Monday, July 13, 2009

New Surgeon General of the United States

Alabama Physician Chosen as Surgeon General

By Gardiner Harris

Bill Starling/The John D. and Catherine T. MacArthur Foundation, via Associated Press Dr. Regina Benjamin

President Barack Obama has selected Dr. Regina Benjamin, an Alabama family physician, as the U.S. surgeon general, two administration officials said on Monday.

Mr. Obama will announce his selection officially at a Rose Garden ceremony at 11:40 a.m.

An African-American, Dr. Benjamin is nationally known for establishing a rural health clinic in Bayou La Batre, Ala. — a small shrimping village along the Gulf Coast. Hurricana Katrina destroyed the clinic in 2005, and then when it was rebuilt, the clinic burned down on the eve of re-opening.

In 2002, she became the president of the Alabama Medical Association, making her the first African-American woman to be president of a state medical society in the United States. In September, she was one of 25 recipients of the $500,000 “genius awards,” awarded by the John D. and Catherine T. MacArthur Foundation.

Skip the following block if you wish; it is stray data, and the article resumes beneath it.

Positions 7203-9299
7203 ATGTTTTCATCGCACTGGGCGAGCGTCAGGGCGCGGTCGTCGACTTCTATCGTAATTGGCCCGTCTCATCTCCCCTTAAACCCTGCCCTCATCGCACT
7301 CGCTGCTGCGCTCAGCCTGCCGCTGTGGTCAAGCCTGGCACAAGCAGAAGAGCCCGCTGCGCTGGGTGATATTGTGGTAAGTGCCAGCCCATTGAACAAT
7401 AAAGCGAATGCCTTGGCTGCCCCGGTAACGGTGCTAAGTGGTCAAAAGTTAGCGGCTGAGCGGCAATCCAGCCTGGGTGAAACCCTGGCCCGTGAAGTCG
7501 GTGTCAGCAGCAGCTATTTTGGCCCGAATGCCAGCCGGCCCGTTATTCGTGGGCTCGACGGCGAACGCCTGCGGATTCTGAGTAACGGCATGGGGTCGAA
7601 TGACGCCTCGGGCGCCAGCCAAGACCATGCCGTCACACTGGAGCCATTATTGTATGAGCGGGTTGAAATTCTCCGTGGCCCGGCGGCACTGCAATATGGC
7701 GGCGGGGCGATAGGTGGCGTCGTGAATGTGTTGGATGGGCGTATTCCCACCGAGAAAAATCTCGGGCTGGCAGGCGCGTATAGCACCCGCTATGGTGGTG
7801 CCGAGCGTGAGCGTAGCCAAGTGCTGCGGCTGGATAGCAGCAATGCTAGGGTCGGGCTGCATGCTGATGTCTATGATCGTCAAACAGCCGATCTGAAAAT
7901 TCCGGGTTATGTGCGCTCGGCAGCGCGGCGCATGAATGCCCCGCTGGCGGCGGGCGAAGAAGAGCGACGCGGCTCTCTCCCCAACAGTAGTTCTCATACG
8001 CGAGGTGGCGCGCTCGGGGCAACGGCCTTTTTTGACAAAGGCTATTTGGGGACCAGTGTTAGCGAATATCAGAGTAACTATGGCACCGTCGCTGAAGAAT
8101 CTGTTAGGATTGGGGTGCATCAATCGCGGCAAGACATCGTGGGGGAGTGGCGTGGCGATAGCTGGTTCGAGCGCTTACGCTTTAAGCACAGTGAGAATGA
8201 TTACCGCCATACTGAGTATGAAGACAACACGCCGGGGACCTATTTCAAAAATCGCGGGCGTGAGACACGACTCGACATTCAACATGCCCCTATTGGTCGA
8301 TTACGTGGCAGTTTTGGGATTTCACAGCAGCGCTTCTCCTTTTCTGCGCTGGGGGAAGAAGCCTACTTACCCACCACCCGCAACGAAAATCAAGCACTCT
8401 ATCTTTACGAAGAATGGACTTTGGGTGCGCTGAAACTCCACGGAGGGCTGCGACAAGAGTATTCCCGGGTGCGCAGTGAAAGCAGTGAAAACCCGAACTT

She completed her residency in family medicine at the Medical Center of Central Georgia. She is a graduate of Xavier University, Morehouse School of Medicine and the University of Alabama School of Medicine.

The titular head of the U.S. Public Health Service, the surgeon general is a largely ceremonial post used by numerous administrations to communicate important health messages to the public. The office itself has only a handful of staff and must rely for research and support on the National Institutes of Health and the Centers for Disease Control and Prevention.

But the uniform of the surgeon general invests its wearer with credibility in the public’s eyes and has often led the wearer to distance themselves from the political priorities of the administration.

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